AUSTIN (Nexstar) — Texas law enforcement may be left in the dark about people making threats online that target schools.
Dale Avant, chief of the Texas Department of Public Safety’s Intelligence and Counterterrorism Division, revealed those types of threats are under-reported Monday at the Texas Capitol.
Avant eluded to social media platforms not doing enough to let police know what’s going on.
“In almost all cases where we get tips from from that group [social media], it’s only for immediate exigent circumstances that some act is perceived about to happen right then, or has happened,” Avant said. “Not the threat of something might happen.”
Avant and his colleague, senior manager Kimberly Jones, testified before a joint house committee. They revealed how difficult it is to get information from social media companies about any potential threats to schools.
“That would be concerning to us, and [something] we would normally want to receive a report on,” Avant said.
According to DPS, staff has been tracking what they call “Threat to Life” reports since 2019.
“In that time, we have tracked 1,928 reports,” Avant said.
Out of those reports, Avant said only 34 came from social media companies directly, or indirectly through the FBI.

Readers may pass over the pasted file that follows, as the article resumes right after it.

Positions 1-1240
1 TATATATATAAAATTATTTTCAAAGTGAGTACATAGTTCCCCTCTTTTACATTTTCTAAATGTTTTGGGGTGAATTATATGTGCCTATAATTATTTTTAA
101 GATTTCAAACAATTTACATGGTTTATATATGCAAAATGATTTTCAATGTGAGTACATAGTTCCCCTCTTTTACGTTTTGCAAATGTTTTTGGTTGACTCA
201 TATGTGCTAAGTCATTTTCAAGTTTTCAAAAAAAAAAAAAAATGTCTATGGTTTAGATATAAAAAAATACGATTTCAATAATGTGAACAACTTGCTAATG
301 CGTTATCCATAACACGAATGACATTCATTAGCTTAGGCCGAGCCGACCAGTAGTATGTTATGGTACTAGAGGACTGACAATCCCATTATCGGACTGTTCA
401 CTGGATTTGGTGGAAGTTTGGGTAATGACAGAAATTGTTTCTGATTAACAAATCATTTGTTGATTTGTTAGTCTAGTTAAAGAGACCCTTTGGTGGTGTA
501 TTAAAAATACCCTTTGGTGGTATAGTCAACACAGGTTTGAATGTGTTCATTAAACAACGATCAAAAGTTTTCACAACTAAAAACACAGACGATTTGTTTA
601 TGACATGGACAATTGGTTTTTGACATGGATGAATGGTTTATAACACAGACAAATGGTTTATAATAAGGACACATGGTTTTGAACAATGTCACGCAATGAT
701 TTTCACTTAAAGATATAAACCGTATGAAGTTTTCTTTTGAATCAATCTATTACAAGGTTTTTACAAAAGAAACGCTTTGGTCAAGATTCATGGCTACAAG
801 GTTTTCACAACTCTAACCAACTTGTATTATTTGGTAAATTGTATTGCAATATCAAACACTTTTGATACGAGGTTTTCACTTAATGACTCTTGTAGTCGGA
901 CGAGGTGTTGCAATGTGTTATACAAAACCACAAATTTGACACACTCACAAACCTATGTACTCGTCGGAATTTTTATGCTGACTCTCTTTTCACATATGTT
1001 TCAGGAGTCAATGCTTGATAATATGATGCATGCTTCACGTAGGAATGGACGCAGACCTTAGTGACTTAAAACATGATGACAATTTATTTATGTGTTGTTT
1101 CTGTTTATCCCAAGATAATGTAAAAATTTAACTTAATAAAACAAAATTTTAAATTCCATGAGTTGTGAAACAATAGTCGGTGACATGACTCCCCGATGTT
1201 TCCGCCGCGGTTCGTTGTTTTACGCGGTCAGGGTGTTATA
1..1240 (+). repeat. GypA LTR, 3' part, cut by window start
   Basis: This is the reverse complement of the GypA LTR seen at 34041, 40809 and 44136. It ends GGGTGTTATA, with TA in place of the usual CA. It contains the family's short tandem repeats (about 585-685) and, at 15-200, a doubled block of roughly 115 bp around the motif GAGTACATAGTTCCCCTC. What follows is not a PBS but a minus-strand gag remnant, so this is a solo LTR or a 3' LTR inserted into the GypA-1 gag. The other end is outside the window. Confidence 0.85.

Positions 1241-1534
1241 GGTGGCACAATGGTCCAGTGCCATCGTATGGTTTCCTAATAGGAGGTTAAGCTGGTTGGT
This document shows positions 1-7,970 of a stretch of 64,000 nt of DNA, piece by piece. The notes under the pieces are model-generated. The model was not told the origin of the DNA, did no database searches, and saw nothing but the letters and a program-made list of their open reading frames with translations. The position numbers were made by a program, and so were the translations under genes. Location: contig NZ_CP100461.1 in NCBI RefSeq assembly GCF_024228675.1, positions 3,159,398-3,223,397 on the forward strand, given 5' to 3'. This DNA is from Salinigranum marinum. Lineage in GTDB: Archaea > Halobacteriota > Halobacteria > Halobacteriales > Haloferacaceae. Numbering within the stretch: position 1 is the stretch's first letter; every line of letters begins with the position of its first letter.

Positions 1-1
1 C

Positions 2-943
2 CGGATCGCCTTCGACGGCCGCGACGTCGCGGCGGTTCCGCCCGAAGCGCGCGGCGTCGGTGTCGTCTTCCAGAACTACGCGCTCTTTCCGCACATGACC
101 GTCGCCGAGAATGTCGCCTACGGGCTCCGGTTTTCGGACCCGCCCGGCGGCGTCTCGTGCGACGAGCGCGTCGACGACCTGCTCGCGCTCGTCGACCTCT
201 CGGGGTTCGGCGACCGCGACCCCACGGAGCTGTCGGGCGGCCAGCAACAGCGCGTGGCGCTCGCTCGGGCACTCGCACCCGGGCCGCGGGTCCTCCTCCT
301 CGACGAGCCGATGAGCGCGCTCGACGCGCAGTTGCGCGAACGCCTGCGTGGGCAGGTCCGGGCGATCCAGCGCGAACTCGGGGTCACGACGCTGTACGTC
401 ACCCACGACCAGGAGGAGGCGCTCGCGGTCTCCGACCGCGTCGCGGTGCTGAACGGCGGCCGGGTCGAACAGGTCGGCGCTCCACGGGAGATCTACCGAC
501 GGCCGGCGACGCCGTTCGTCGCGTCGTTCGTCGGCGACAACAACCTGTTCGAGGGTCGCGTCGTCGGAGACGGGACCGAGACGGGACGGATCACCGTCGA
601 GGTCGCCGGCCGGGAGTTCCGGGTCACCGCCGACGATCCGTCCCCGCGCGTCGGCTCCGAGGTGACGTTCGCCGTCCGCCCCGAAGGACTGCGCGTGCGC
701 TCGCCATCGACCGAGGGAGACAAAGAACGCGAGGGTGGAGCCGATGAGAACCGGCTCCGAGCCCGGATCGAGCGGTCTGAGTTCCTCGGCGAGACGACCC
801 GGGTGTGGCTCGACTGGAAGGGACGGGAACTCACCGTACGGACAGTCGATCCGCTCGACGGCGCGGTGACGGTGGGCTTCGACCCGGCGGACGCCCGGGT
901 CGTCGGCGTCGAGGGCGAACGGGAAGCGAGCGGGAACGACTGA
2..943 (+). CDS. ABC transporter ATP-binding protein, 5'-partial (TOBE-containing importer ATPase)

“The Texas House Committee on the Uvalde shooting substantiates that,” said Rep. Jared Patterson, a Republican who represents the Frisco area, responding to Avant’s testimony claims. “None of his online behavior was ever reported to law enforcement.”
Avant feels social media companies are focused on protecting civil rights and users’ identities.
“When there’s situations that is an exigent threat and — not only do we perceive it, but they [social media companies] perceive it — they are responsive in those cases,” Avant said. “But that is really the exception of when we’re going get information from them.”
Patterson asked Avant if social media platforms could do a better job of working with law enforcement to stop potential threats.
“I think there’s always room for improvement,” Avant said.